Repetition Repetition Repetition! Isn’t that what they taught us in school? Learn it, do it. Learn it in a different way and practice it over and over until you get it. Some where along the way though, as adult learns we seem to have lost that concept of repetition style learning.
Thousands and thousands of dollars are spent on training in organizations each year. Employees and teams are sent to off site training or a presenter is brought in. The team is energized and recharged. They love the ideas and get excited about how it might have positive implications for their organization, the atmosphere of their worksite and the work they do. There is usually a taste at the end of the training of applying it to your organization. Participants are involved in some brainstorming and potentially team discussions and then everyone is sent on their way.
Back at the worksite there is a bit of discussion about applying the newfound learning, but then the daily grind takes over and much of what could have been implemented or changed is lost. The one-off training was a big investment with little return. Employees get disheartened and wonder what the point of the training was.
As leaders it is our responsibility to look before we schedule training at what we plan to do with it over the long term. What is the outcome you are wanting from the training? What is the responsibility of the employee who is taking the training? What will they do with it? What is your role in helping them learn it, apply it and grow because of it as well as helping it be integrated into the workplace? What is the investment you are making? It is a worthwhile investment if you do it properly.
When looking at a new training concept, leaders should plan a period of a few months to have the training initially and then follow with continued learning and incorporating the concepts. The repetition, application of the learning and reinforcement will go a long way to having it have a positive impact on your team. Depending on your resources a possible training schedule could look something like this:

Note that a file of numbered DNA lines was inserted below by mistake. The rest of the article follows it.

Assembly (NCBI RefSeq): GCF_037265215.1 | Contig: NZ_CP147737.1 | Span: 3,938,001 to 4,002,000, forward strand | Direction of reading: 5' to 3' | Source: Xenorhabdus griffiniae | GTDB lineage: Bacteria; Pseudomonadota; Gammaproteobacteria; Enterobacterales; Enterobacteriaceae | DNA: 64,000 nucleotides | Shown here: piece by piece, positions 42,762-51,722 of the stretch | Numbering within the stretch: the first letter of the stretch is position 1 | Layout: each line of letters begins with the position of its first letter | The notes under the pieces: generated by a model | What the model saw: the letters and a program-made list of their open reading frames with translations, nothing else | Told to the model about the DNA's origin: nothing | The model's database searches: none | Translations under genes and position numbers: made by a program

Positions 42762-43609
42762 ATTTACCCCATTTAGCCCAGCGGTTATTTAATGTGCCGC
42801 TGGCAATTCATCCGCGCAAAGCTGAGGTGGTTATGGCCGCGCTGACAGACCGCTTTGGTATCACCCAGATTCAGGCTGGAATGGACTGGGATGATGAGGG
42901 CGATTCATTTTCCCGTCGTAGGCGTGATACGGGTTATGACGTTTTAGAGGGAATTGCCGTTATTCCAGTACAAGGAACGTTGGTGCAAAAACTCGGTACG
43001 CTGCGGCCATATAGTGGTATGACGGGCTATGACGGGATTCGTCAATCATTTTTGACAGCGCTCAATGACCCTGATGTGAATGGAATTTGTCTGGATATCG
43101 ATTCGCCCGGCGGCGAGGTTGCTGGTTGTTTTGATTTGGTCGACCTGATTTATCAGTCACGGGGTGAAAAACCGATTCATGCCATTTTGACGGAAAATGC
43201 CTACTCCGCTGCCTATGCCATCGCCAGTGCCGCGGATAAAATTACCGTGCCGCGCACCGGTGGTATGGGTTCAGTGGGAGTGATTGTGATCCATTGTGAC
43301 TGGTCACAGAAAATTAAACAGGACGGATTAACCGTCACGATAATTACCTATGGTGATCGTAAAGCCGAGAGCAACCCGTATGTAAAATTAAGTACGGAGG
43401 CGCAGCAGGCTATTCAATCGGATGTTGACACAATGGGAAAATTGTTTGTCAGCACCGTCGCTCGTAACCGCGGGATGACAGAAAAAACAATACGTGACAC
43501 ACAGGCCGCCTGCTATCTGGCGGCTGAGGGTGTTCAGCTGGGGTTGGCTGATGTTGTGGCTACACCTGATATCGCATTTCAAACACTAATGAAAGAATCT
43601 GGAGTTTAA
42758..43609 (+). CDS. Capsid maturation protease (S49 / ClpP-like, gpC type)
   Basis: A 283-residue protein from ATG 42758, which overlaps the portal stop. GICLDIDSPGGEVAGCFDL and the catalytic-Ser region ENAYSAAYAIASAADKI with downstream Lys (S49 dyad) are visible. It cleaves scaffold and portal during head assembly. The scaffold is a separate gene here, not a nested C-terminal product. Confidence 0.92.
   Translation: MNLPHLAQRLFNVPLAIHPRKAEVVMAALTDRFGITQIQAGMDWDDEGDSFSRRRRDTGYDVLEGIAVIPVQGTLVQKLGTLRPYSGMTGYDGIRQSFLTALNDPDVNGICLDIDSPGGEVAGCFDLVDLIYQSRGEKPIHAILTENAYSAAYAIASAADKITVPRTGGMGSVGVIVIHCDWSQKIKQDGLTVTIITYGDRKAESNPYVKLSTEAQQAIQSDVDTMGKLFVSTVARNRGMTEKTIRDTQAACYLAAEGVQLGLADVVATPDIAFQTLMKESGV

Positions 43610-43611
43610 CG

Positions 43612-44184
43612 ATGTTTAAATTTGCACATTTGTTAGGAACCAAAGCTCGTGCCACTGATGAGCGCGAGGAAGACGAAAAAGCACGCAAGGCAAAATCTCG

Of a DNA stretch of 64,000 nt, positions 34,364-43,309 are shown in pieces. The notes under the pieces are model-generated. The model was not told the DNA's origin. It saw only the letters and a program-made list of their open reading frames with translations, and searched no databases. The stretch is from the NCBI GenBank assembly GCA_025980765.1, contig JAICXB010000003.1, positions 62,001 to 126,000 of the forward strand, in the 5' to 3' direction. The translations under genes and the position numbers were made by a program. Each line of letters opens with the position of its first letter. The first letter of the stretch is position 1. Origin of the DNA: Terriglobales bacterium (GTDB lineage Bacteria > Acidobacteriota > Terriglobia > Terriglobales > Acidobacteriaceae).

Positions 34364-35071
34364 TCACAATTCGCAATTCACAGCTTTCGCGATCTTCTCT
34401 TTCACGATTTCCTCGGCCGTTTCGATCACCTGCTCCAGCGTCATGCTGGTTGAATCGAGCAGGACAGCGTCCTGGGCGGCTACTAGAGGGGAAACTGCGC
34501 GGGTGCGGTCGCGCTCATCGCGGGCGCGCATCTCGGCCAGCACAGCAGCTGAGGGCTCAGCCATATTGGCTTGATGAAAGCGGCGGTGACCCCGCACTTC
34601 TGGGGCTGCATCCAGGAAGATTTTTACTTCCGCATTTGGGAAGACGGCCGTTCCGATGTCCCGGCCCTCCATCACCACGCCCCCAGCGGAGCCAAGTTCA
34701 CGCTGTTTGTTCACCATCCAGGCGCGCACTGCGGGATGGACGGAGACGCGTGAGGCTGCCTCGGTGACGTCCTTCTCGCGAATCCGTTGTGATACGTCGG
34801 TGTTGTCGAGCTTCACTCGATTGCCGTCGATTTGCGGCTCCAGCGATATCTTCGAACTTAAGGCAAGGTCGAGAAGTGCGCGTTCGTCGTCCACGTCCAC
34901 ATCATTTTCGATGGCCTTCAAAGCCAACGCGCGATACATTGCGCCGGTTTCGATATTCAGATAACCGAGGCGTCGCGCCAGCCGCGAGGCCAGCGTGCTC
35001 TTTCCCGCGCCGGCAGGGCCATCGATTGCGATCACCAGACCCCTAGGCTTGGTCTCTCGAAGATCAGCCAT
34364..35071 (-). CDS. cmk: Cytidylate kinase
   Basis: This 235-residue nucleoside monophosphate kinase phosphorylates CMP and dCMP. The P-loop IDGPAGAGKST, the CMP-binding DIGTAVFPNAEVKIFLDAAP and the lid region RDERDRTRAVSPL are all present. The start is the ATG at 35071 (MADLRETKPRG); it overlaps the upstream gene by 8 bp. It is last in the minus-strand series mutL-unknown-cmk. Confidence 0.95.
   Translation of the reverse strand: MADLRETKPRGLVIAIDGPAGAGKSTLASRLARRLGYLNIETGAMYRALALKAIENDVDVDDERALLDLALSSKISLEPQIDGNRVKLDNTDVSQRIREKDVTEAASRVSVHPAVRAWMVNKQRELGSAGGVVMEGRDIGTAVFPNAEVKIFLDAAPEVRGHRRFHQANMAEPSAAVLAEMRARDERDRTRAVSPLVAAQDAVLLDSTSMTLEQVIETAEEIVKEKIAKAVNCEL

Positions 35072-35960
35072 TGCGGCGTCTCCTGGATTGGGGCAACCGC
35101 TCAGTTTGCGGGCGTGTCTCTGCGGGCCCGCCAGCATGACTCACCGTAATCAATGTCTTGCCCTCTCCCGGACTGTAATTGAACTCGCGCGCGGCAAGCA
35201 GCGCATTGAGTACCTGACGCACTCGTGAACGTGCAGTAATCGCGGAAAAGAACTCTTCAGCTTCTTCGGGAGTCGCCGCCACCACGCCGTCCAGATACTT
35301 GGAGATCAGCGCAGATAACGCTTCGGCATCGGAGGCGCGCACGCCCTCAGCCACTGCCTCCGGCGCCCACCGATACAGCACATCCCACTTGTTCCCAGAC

1 to 2 days - training with your trainer and your team
One week later – follow up with a two-hour team session led by you. Reinforce the learning. Practice the concepts. Get a sense of what the staff liked, how they are applying it and what they need more follow up on. Set an ongoing plan for implementation.
One month later - after consulting with the trainer based on the information you have of how the team is applying the information, have the trainer in again or conduct an on line session with them for a half day. Really hone in on what you want and applying the tools in your organization.
Two months later – Another 2-hour session led by you with the intent of once again re-energizing your team and their use of the new information. Celebrate successes. Identify challenges. Redesign the plan for ongoing implementation if needed.
3 months later – have an hour conference call with trainer. Celebrate how the team is doing. Reinforce learning. Take it up a notch. Where else can you grow and learn? Is there another state to the learning that you are ready to start?
Ongoing – use every chance you get to talk about the new skill or concept. One-to-one supervision meetings or staff meetings are a great place bring it up, talk about it and reinforce it.
With this kind of training schedule on the same topic, skill or tool, you will apply the learning techniques that worked so well in grade school that had you learn math facts, how to spell and all the capital cities! Now, though it may be more useful things you are learning and can have your team feeling valued and that there is momentum forward.
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